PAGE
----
There is a need to provide improved methods and devices for integrating a telemetry system into a drill string. It would be an improvement over the prior art to provide simpler construction and cost savings over previous insulative sub constructions. The present invention addresses the problems of the prior art.
The invention provides devices and methods for incorporating a gap sub assembly into a drill string to electrically isolate portions of a transmitter assembly within, for example, an MWD tool located within the drill string. The gap sub assembly incorporates upper and lower tubular members having an insulated interconnection. In a preferred embodiment, the gap sub assembly incorporates standard threaded end connections having a non-conductive coating thereupon.
A central conductor assembly is incorporated into the insulated interconnection and used to receive electrical signals from an MWD device and transmit the signals alternately between the upper and lower poles of the antenna transmitter. The central conductor assembly is retained largely within the lower sub and does not extend along the length of the insulated gap sub. During operation of the MWD device, signals are alternately transmitted to each of the poles of the antenna transmitter so that information may be transmitted to a surface receiver.
The methods and devices of the present invention include simplicity and lower cost. The methods and devices of the present invention eliminate the need for a conductive element to be disposed within the gap sub between the two dipole elements. The present invention instead transmits electrical signals to the upper drill string elements through the body of the gap sub itself. If a gap sub of different length is subsequently required, this may be accomplished by merely replacing the gap sub itself without the need to replace the central conductor assembly with one of a different length.
Referring first to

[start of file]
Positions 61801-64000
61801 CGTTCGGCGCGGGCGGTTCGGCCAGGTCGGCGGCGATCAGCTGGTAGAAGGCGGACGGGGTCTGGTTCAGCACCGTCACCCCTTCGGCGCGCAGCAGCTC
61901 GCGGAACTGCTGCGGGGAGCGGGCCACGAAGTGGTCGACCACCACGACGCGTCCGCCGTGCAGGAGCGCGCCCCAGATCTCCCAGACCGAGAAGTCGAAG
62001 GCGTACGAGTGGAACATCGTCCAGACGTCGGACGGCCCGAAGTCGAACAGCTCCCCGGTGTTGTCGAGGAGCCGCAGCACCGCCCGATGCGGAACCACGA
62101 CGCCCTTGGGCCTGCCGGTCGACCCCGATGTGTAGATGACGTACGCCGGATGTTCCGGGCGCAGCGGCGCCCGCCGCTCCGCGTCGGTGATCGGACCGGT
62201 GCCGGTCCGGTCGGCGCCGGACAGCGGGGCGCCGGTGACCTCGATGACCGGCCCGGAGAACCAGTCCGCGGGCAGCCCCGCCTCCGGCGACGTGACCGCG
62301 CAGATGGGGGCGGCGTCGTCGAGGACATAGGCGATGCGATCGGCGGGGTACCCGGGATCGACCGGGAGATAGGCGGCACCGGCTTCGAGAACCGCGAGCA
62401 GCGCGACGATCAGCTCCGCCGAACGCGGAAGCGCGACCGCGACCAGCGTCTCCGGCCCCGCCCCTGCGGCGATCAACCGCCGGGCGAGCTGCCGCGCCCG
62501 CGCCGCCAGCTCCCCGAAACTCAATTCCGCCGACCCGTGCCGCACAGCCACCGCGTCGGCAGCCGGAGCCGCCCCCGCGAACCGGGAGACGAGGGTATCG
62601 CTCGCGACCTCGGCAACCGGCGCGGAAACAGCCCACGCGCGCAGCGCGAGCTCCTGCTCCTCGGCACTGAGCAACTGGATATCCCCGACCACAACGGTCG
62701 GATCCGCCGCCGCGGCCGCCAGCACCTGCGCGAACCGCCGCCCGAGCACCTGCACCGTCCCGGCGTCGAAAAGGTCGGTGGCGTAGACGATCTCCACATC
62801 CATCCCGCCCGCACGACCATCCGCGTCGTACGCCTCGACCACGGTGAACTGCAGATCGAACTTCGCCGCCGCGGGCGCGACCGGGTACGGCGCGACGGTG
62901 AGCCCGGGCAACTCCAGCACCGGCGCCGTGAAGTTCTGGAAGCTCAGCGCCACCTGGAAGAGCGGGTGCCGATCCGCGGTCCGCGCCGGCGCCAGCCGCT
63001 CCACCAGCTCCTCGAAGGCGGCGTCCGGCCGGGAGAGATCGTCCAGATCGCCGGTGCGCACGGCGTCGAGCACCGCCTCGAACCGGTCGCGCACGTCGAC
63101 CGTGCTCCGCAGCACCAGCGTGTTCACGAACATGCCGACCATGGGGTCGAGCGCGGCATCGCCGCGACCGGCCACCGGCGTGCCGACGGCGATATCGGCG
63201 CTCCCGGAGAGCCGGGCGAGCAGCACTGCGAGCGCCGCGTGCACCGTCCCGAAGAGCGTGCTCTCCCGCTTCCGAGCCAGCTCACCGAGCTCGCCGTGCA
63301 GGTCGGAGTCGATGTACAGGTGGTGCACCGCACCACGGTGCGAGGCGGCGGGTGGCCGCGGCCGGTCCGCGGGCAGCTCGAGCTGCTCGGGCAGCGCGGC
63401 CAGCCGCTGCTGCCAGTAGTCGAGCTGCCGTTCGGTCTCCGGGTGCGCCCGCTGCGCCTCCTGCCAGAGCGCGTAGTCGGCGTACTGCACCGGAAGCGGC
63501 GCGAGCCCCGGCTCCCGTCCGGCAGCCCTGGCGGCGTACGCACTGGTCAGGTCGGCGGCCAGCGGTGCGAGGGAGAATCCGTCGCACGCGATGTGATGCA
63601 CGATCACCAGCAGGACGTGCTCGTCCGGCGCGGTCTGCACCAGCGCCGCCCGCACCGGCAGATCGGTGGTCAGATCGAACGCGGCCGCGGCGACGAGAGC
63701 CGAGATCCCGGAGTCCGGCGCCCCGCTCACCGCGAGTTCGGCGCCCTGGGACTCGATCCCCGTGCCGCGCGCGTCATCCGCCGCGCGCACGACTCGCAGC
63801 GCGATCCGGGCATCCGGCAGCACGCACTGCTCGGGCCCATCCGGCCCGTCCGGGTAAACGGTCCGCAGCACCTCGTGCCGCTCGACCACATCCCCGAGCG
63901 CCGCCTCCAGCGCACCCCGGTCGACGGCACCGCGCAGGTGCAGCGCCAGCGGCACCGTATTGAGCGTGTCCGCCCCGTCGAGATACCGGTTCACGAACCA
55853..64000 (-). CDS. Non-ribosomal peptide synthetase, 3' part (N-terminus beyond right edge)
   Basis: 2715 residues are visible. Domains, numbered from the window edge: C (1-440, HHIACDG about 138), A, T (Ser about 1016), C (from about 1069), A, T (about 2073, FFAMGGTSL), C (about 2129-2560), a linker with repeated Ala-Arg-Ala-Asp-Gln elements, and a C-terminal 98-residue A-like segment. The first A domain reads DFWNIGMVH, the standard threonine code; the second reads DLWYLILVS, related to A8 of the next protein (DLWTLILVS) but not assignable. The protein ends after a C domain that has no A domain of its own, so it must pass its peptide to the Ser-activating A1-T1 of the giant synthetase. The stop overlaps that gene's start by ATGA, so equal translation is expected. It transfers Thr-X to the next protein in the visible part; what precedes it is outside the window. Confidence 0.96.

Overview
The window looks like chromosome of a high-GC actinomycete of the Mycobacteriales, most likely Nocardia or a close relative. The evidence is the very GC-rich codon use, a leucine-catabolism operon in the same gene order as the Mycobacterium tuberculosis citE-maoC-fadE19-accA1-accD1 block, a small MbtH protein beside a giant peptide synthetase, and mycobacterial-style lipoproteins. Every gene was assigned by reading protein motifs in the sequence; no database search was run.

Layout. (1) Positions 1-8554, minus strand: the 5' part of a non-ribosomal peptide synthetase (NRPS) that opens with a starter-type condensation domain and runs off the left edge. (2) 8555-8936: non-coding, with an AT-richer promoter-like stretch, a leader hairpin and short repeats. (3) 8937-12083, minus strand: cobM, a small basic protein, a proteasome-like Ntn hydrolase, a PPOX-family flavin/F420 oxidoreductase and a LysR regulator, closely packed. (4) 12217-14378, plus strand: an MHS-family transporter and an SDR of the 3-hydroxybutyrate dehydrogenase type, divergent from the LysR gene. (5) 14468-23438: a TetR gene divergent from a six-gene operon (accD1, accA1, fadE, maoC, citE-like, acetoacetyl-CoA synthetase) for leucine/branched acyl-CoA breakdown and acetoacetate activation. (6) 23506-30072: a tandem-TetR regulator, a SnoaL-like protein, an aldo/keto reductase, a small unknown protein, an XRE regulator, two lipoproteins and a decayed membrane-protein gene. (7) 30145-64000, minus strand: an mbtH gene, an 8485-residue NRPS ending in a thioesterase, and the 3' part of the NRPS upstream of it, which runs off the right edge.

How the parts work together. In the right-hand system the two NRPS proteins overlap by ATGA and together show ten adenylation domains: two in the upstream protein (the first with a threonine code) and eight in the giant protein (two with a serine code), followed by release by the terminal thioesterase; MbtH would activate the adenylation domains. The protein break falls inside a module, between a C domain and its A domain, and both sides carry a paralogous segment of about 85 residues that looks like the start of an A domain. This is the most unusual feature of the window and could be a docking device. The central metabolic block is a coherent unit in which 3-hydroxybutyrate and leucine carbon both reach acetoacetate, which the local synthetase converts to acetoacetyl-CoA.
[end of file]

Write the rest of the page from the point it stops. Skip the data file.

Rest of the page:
In the drill string 16 depicted in
A longitudinal conductor assembly 40 extends centrally through the borespace 38 in a spaced relation from the walls of the lower gap sub 36. The structure of the conductor assembly 40 may be better appreciated by reference as well to
The central tubular portion 48 and the lower conducting portion 44 retain a conductive element 58 that is disposed longitudinally therethrough. The conductive element 58 connects at it lower end (not shown) to signal components housed within the MWD tool 30. Because the details of such connections are well-known, and differ depending upon the specific MWD tool used, these connections will not be described in any detail here. The lower conducting portion 44 of the conductor assembly 40 includes an outer housing 60 that encloses the conductive element 58. Members 42 and 60 are generally insulated from the gap sub 34 by the insulative coating on the interior surface of the gap sub 34 and an insulative coating covering the radially interior surface of the lower sub 36. However, it is noted that the MWD components that are retained within the lower sub 36 are electrically and mechanically connected with the lower sub 36 and, thus the lower sub 36 provides a ground for MWD components.
The outer radial surface 52 of the plug member 46 contains a groove 62, and an insulative ring member 64 resides therein. The insulative ring member 64 is secured against the outer radial surface 52 by an inwardly-biased C-ring or snap ring 66, visible in FIG. 3. The insulative ring member 64 is shown apart from other components in FIG. 6. The insulative ring member 64 formed of an insulative material such as ceramic or a plastic polymer, such as PEEK (PolyEtherEtherKeytone). The insulative ring member maintains electrical isolation between the upper gap sub 34 and the plug member 46. However, a portion of the insulative material from the ring member 64 is removed at gap 68, thereby providing a conductive pathway from the upper gap sub 34 to an electrical contact element 70 that is disposed within the gap 68. If desired, the contact element 70 may be spring biased radially outwardly to ensure good contact with the upper gap sub 34. The contact element 70 is electrically interconnected to the conductive element 58 via a conductive pressure plug 72 which prevents wellbore fluids from entering lateral bore 74 and coming into contact with the conductive element 58. An alignment pin 76 is disposed through the insulative ring member 64 and the spoke 50 to ensure proper alignment of the components.